Last week, images of a brand new Spider-Woman design hit the internet, compliments of Robbi Rodriguez.
Calling the fan response anything less than excited would be the comics understatement of 2014. It had people like me, who are currently only reading Hawkeye, pause and take note. It had artists like Ramon Villalobos knocking out a full-colored sketch of the costume design (with the switch from Chuck Taylors to Jordans).
As you can probably tell from the initial design, which was revealed to be a cover of Edge of Spider-Verse #2, this new Spider-Woman is a young Gwen Stacy. Spider-Verse is all about doing crazy crossover alternate universe shenanigans with any and every Spider-being – man, woman, or pig – for what will likely be reality-shaking consequences. Well, reality-shaking for at least the duration of the event, and at most until Marvel decides to undo them.
From the interview with Jason Latour and Rodriguez at Marvel.com, it’s clear that they are going in a wildly different direction from the typical Peter Parker story. If nothing else, it looks as though the inspirational father figure in Gwen’s life is still alive and still a police captain. The setup feels quite a bit like the Barbara Gordon/Jim Gordon dynamic from old Batgirl stories, and it will be fun to see how it all unfolds.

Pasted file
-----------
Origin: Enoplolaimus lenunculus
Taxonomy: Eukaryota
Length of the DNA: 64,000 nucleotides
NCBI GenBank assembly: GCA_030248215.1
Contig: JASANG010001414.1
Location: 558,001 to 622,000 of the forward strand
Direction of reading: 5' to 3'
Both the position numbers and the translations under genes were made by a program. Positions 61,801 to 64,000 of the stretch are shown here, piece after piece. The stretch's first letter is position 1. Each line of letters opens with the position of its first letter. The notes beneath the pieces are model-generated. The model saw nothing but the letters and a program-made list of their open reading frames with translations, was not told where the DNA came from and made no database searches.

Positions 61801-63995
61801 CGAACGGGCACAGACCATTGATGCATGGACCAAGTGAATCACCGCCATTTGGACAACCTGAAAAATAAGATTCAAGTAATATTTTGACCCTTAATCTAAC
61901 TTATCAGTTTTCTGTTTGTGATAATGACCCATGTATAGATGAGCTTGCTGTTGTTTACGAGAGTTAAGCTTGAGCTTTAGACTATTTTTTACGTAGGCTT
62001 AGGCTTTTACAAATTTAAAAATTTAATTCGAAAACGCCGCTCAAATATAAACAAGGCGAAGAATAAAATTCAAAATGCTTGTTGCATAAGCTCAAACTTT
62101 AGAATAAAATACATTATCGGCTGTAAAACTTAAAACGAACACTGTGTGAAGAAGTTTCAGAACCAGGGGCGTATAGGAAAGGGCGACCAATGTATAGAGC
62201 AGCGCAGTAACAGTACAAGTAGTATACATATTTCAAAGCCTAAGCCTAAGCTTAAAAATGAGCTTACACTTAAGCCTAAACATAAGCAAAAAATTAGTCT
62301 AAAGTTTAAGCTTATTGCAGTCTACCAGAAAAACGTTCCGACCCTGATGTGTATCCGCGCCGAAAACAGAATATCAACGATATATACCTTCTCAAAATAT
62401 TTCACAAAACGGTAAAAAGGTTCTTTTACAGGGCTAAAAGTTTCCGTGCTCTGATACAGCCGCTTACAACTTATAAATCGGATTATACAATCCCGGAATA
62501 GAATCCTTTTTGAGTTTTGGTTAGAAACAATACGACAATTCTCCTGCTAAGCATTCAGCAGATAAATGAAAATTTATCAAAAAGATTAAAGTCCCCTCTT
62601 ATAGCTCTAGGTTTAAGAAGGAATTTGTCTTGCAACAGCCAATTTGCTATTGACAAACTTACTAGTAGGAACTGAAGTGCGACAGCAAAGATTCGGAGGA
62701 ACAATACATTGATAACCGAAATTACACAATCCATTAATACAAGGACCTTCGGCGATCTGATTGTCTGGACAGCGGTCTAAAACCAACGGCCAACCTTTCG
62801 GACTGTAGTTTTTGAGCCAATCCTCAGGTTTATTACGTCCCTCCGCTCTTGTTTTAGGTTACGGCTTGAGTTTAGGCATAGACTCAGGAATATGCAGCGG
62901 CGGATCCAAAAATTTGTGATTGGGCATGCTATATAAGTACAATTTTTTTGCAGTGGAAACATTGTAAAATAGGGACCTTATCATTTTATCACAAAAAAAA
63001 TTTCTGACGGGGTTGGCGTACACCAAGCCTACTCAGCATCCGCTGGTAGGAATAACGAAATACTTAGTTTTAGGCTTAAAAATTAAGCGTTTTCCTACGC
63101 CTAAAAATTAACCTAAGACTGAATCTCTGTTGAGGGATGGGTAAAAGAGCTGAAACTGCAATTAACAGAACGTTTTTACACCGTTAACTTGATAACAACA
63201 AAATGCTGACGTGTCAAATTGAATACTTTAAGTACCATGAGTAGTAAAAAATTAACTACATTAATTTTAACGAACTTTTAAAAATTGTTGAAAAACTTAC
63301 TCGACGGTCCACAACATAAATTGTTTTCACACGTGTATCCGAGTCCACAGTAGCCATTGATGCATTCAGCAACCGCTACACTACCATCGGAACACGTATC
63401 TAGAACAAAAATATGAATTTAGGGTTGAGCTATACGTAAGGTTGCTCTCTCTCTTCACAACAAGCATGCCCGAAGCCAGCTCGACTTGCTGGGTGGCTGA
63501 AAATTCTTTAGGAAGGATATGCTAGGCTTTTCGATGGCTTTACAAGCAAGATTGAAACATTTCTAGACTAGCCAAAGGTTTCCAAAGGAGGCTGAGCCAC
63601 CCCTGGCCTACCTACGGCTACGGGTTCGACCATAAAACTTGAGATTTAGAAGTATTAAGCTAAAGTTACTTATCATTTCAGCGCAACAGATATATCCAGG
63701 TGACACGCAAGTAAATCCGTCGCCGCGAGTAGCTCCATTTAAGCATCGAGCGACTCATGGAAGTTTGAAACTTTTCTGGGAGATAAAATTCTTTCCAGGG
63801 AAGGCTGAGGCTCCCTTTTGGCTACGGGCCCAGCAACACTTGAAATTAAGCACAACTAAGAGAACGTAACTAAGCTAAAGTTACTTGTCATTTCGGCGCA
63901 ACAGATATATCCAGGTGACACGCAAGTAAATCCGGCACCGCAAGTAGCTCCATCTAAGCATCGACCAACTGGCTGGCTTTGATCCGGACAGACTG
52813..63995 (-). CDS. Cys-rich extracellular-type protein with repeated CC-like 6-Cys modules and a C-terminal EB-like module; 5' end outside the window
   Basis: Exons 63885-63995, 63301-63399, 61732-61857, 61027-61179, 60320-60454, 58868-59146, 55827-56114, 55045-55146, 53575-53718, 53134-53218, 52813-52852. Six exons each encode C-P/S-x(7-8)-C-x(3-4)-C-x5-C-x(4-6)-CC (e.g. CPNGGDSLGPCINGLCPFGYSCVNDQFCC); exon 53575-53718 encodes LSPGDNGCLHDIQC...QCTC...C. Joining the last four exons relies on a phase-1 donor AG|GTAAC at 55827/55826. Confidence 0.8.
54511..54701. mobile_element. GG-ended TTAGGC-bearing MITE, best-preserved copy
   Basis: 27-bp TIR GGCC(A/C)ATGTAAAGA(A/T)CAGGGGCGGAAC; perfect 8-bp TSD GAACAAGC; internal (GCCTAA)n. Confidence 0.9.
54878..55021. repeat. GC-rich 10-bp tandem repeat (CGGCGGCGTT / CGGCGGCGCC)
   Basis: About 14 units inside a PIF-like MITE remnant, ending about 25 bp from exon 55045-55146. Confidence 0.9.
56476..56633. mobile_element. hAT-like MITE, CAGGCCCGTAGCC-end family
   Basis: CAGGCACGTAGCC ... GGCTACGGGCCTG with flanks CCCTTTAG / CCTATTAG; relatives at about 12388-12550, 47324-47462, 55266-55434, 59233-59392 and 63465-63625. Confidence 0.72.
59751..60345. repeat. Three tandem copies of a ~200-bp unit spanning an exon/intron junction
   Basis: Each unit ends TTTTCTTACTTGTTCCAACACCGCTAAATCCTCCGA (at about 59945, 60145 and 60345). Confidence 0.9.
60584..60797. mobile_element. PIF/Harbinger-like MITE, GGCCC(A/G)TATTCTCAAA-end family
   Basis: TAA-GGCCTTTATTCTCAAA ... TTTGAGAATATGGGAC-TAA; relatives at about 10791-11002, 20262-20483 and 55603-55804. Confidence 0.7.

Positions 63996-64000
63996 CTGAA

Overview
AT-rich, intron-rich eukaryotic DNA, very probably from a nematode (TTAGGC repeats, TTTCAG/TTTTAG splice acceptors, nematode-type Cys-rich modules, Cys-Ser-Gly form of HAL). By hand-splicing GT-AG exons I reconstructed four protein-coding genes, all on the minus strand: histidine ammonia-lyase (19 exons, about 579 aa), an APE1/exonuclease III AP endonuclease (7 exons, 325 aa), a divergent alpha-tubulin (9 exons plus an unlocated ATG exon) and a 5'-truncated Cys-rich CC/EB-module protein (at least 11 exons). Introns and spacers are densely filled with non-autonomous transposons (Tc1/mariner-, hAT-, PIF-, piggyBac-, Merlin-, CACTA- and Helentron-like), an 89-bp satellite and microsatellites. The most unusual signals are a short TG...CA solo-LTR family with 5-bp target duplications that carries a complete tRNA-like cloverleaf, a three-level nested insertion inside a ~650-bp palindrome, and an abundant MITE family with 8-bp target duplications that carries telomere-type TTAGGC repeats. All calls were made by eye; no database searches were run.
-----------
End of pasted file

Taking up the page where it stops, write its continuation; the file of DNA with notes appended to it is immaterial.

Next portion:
What’s more, Rodriguez and Latour both seem excited to be working on the character:
“We get to interpret the character of Gwen in this new light,” adds Rodriguez. “We get to punk her out a bit, and make her a kind of heroine that even more female readers can relate with. Not just a female version of Spider-Man in a different costume, but a stronger character in her own right. A real individual who could, if the opportunity ever arose, take up Spider-Man’s role someday.”
So, we have a cool costume design, a potentially progressive female superhero whose creators want more for her than just a gender-flipped alternate universe Spider-man, and a crossover that potentially brings Gwen Stacy, Spider-Woman into the mainstream 616 universe. I hope you see where I’m going with this.
This is the chance for Marvel to add to their slowly growing cadre of higher-profile heroines with a familiar yet unfamiliar character bearing a kickass design. Of course, we won’t be seeing Gwen Stacy, Spider Girl #1 on the stands anytime soon, and we all know why.
David Fairbanks is a freelance writer, poet, and artist. You can find him on Twitter at @bairfanx.